The semester is almost over, and it’s time to start wrapping up your college success course. Which means that now is the perfect time for your students to complete the ACES Progress Report found in most of our LaunchPad products.

 

Students will take the same inventory that they did at the start of the semester, and can provide a great insight into their growth and the effectiveness of your course.

 

There are three different reports you can view: 

 

  • Progress Report: The second time students take ACES, at the end of the semester
  • Comparison (new this fall): See Initial and Progress report scores side by side
  • Change (new this fall): Looks at change in raw numbers

 

Note that only students who have completed BOTH the Initial AND the Progress Inventory will show up in the end-of-semester report.

 

The Progress Report will look similar to the Initial Report you’re already familiar with, but with new scores, on both the Class Report, Roster Report, and Institutional Report. 

 

The Comparison Report compares how your students scored on the ACES Initial Report at the beginning of the term with how they scored on the Progress Report at the end of the term on a side-by-side chart. 

 

On the Change tab, you can view reports showing how students’ raw scores (their scores before they are run through the national norm table) have changed from the ACES Initial to the ACES Progress self-assessment. This is a more precise method of calculating change.

 

For more information on using the reports, you can read our knowledge base article or sign up for a session with your Learning Solutions Specialist

“I am passionate about study skills, and I bet you’re wondering how that’s possible…”

 

I always start my classes this way and most students either laugh out loud or look at me in disbelief. Then I explain that I am passionate about study skills because they saved me. I struggled mightily my first and second years of college, especially in Economics, and I was close to failing. I was struggling in other classes, too, including a Science requirement. It was the first time I had ever seen my grades so low and I hid by not telling a soul. But a teaching assistant who really cared noticed that my tireless efforts didn’t mesh with my grades. He told me that I wasn’t stupid, I just hadn’t been taught how to manage college level work. I needed study skills support.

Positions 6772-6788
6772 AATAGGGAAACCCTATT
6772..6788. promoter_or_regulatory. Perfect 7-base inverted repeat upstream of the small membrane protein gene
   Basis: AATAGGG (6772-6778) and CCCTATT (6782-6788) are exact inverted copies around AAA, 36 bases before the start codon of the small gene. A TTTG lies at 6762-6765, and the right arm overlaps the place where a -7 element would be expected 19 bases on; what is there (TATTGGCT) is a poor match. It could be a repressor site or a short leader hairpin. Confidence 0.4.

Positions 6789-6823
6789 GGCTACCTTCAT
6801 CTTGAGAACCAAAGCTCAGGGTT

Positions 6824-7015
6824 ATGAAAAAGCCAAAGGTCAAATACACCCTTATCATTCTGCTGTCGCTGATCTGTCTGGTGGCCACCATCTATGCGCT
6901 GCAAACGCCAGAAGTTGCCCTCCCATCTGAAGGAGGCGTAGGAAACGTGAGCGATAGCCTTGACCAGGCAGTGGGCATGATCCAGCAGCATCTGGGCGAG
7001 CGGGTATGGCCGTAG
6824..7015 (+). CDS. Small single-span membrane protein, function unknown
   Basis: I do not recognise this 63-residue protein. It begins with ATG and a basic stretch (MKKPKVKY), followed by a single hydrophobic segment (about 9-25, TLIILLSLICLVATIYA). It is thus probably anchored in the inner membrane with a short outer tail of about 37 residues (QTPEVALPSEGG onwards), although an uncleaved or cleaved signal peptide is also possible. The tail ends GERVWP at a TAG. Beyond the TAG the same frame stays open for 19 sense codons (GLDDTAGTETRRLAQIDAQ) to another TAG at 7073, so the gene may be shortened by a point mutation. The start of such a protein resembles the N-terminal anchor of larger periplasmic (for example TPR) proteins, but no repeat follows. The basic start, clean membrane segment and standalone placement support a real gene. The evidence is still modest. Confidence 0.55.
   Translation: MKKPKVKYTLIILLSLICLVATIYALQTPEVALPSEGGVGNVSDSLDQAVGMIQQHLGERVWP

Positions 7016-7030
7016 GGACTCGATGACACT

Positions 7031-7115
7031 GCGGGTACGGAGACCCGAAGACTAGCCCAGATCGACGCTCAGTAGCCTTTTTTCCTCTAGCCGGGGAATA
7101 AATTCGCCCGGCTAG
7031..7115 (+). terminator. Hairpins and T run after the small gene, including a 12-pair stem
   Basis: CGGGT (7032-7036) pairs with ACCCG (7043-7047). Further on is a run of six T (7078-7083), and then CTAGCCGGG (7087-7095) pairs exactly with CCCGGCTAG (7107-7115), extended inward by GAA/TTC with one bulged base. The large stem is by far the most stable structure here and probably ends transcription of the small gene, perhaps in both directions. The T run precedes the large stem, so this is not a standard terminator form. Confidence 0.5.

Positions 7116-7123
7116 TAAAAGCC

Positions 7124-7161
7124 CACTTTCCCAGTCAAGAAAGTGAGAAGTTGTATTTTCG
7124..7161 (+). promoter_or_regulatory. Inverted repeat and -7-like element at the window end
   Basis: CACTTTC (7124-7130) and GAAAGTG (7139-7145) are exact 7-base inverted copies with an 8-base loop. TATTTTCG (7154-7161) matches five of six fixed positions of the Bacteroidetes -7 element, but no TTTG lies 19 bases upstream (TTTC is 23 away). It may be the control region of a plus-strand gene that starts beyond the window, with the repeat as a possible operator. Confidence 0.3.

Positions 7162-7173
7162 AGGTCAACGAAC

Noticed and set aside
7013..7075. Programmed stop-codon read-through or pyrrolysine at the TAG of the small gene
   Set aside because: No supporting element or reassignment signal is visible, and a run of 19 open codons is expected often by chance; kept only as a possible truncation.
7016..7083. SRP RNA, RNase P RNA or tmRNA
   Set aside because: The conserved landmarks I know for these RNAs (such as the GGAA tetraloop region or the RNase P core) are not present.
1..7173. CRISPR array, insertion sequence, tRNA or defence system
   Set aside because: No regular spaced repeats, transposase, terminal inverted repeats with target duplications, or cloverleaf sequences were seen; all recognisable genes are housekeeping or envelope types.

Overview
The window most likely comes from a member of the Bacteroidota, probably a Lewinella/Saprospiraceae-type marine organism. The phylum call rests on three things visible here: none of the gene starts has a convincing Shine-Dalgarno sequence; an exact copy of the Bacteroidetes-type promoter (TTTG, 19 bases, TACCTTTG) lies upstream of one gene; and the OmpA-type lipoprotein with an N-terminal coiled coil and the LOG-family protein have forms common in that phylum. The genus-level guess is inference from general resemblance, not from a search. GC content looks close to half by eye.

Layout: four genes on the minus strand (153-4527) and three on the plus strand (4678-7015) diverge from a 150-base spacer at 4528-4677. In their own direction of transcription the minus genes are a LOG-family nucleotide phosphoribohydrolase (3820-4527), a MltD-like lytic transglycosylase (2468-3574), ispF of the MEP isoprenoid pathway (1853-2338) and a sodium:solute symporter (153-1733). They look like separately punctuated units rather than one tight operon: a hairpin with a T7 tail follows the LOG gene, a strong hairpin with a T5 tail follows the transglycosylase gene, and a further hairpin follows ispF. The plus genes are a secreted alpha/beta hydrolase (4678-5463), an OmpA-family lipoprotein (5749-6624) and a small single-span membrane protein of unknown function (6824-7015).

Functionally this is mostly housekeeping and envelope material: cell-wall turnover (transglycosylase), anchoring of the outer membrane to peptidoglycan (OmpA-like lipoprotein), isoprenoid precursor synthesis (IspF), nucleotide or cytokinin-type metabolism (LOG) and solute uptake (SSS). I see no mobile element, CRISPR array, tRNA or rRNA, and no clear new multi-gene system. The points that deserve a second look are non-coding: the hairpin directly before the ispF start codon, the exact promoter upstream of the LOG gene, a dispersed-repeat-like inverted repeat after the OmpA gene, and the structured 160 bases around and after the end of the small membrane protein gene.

He was right, and I got help from my college’s academic resource center. I learned how to change my old habits, which ultimately changed my life. I finally felt like I could “do” college; that I wasn’t the mistake. Over time I learned there were “college ways” to becoming a true critical thinker that meant I studied more deeply, wrote papers more analytically, debated more effectively, and simply learned a whole lot more.

 

So yes, I am passionate about study skills, but it can be difficult to instill this passion in students. And I get it. Study skills topics like time management, setting goals, critical thinking, taking notes, test taking, etc., are simply not thrilling. Many students think they already have study skills so they don’t see the point in a class dedicated to them. On top of it, study skills are very personal in that we all have individual learning styles and preferences so there isn’t a “one size fits all” approach.

 

Which gets me to the real reason I’m writing this blog post: to share a number of approaches that instructors can take when teaching study skills. I believe there are opportunities to meaningfully engage students in study skills topics if self-reflection and personalization are built into the curriculum. When the topics start mattering to students, they are more likely to walk away interested, willing, and able participants. But, it is very hard to “teach” study skills because they are so personal and individual.

 

And this is how the Instructor’s Manual for The Pocket Guide to College Success came about. It was developed as a way to offer very specific tools for instructors to consider as they plan for each class, with the goal of actually engaging students and helping them find their own “passion” for the topics. You’ll see that the Instructor’s Manual is filled with ideas focused on individual self-reflection through journal writing, small and large group discussions (starting with small group discussion channels, which can be more meaningful than large group discussions), relevant guest speakers, hands-on activities, and online videos and discussion boards.

 

In reality, there are probably too many ideas in this manual. It’s not possible to use every activity or suggestion and I honestly have not been able to use every single one in my own teaching. But, I always revisit the manual when I am preparing for each class because I know I must use a variety of strategies to keep the students engaged in the topic at hand. I have a pattern of always including time for written self-reflection, asking students to share with one or two others about their personal experiences, and providing opportunities for those willing to open up to the larger group. I try to talk less and listen more. And ideally, I dedicate at least ten or more minutes for students to apply the study skills to the academic work they are currently engaged in. It’s a lot to fit in, but I hope it means I am making the material accessible to all students given the variety of learning preferences represented in each class.